Student Led Conferences – Building Partnerships in Schools
It is a well-known fact that effective schooling takes place when teachers, parents and learners form a partnership and work together towards a common goal. However, in my experience, very rarely do all three parties come together in any meaningful way. Teachers work with learners, learners talk to their parents and parents meet with teachers, but how often do parents, teachers and learners come together in one room to discuss a learner’s progress and goals? I can honestly say that in my nearly twenty years in the classroom, this has rarely happened and on the few occasions when a learner has attended a meeting with their parents, I found it very awkward and was unsure of who to address and how to put across the information that the parent needed to hear.
About a year ago, I attended a conference where a school presented how they manage their parent meetings making use of the idea of Student Led Conferences and my interest was piqued. When my deputy principal at the time asked me to give them a go, I couldn’t find a reason to say no, so I dove in head first and I am glad I did!
What is a Student Led Conference?
A Student Led Conference (SLC) is like any parent-teacher conference, except that the meeting is led by the learner. Learners are asked to reflect on their strengths and weaknesses and to set appropriate short and medium-term goals to share with their parents and teachers in the meeting. All three parties are able to work together to help the learner to refine their goals, and it gives the learner the opportunity to express their needs to their parents and teachers openly.
How do Student Led Conferences work?
In the weeks before the meetings, I ask my Grade 7 learners to complete a questionnaire where they reflect on their learning so far. They are required to focus on two areas of strength, which we celebrate in the meetings. I also ask the learners to reflect on two areas in which they needed to grow. In this section, I ask them to consider which Habits of Mind they needed to build upon and what practical steps they need to take to work on these areas. These “growth opportunities” become their goals which will be reflected on later in the year.
After the questionnaires are completed, I then meet with each learner individually or in pairs (with someone they are comfortable with) and discuss what they have written. At times, I ask questions to help guide the learner to more detailed answers. Then we meet with the parents and the learners present their answers to their parents and as a team, we discuss the learner’s progress.
The Benefits of Student Led Conferences
I can honestly say that I absolutely loved the process of taking my Grade 7s through their SLCs and I believe that the benefits are numerous.
Firstly, and possibly my favourite part of this process, was meeting with my Grade 7s one-on-one or in small groups. It gave me the opportunity to meet each child and for them to have my undivided attention. In a class of 25 children, it is easy for the quiet child who just gets on with things to be overlooked or to feel overlooked, even if they aren’t and these meetings give me the opportunity to hear from those children and to let them know that they are seen and valued in my classroom. Many of my children were nervous to meet with me, but every single one left smiling and most of them feel far more free to approach me about any issue because they now know they can and that I do genuinely care about them.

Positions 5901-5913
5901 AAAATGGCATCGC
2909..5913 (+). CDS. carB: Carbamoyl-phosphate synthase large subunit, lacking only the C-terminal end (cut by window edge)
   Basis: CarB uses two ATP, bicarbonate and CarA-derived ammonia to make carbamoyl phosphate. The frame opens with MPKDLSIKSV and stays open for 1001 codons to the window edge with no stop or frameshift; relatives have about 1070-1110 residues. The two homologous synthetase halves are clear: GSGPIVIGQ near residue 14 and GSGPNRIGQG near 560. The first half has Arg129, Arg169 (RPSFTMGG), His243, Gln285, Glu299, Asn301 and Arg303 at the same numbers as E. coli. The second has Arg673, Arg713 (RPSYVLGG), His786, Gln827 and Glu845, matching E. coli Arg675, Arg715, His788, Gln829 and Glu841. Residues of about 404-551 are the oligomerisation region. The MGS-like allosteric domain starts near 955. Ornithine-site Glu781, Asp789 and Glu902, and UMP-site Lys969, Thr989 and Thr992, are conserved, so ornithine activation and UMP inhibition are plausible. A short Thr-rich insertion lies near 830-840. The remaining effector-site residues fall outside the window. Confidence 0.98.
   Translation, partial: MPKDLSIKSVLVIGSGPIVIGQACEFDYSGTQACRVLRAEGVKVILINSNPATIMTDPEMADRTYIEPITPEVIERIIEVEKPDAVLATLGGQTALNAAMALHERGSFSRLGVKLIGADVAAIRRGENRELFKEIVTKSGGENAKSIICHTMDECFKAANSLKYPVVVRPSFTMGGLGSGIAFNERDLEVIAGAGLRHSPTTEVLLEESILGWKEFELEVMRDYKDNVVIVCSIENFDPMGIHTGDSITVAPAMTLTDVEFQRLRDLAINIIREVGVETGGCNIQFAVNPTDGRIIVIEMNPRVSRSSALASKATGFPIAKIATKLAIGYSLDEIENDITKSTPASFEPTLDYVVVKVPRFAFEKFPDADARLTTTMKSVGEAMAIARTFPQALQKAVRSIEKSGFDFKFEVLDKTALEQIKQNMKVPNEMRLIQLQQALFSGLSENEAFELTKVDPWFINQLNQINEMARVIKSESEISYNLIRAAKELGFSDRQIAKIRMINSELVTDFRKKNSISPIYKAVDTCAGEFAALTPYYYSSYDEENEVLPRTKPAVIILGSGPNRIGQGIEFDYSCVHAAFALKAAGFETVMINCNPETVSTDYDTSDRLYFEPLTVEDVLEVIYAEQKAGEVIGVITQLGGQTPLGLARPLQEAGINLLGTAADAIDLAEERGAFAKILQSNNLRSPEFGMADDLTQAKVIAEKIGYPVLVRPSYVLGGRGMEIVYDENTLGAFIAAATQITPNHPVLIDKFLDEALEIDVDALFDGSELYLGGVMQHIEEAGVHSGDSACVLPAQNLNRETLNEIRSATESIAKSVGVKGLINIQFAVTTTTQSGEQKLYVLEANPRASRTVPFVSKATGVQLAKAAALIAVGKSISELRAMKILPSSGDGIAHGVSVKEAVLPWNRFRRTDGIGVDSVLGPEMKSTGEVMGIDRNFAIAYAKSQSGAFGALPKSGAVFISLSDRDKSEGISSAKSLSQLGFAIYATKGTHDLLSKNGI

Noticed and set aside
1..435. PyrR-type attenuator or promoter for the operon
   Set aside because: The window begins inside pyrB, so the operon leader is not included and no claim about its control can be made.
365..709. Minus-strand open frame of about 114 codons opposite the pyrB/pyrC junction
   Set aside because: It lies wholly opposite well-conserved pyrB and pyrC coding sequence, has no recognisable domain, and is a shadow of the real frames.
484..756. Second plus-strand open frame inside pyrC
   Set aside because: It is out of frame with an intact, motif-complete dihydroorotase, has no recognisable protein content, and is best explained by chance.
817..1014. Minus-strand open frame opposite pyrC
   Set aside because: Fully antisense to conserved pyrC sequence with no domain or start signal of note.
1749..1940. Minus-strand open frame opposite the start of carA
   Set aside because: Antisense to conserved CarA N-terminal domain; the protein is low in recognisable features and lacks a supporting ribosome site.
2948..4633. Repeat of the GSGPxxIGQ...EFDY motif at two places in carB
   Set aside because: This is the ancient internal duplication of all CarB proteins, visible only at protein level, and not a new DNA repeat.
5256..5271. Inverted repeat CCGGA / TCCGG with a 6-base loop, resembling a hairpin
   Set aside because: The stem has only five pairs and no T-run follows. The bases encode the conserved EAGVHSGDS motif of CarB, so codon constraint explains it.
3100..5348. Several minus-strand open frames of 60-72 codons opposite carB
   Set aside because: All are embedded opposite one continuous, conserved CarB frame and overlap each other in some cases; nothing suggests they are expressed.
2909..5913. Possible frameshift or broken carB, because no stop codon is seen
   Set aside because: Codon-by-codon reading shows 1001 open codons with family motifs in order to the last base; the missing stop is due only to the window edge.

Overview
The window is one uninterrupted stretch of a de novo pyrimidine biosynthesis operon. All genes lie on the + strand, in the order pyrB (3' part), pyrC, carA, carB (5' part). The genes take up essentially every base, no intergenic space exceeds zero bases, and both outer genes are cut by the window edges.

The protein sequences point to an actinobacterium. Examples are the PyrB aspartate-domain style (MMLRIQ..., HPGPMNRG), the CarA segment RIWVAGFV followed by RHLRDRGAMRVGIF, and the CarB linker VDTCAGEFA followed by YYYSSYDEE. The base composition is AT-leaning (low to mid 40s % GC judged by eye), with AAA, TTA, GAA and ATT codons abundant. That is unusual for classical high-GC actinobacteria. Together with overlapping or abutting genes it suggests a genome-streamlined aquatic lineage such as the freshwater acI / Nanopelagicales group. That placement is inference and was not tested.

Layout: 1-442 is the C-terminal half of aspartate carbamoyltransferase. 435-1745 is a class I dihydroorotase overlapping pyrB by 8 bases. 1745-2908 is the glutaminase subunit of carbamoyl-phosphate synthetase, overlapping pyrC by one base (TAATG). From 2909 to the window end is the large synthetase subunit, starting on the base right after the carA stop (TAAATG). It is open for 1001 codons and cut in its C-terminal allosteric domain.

Secondly, it was fascinating to see how many children can enumerate their short comings and perceived failures but really struggle to see their strengths and the ways in which they have grown. This reinforced my belief that our learners are very results orientated, that they miss the fact that learning is a process and a journey and that growth, and not the end product, is what is important. This has also led me to question what I can do to help my learners view learning as a life-long process and to encourage Growth Mindsets in my daily classroom practice.
Thirdly, this process allows learners to take ownership of their learning and their progress. My Grade 7s are very capable of telling us where they need to improve, and as parents and teachers, we are able to provide guidance as to how they can achieve their goals and because it has come from the learners themselves, they are far more invested in the process.
Fourthly, it was wonderful to see parents showing up for the meetings and investing in their child’s learning. For the first time ever, I had more than 90% of my parents pitching for their meetings. It was beautiful to see the children presenting to their parents and to see the parents asking questions and investing in their child’s learning. I also received so much positive feedback from the parents about these meetings.
For the first time in my career, I am excited about parent meetings. Yes, SLCs take a bit more time and planning, but the payoff is huge and makes the time investment so worth it. I am excited to refine this process over time and to continue to build strong partnerships between myself, my learners and their parents.
Grade 7 Register Teacher and Intersen Phase HoD
Miss Philip has been teaching Grade 7 at Knights for almost 20 years. She holds a Bachelor of Primary Education and an Advanced Diploma in Remedial Education. She is passionate about learning and learners and loves guiding her Grade 7s through their final year of Prep School.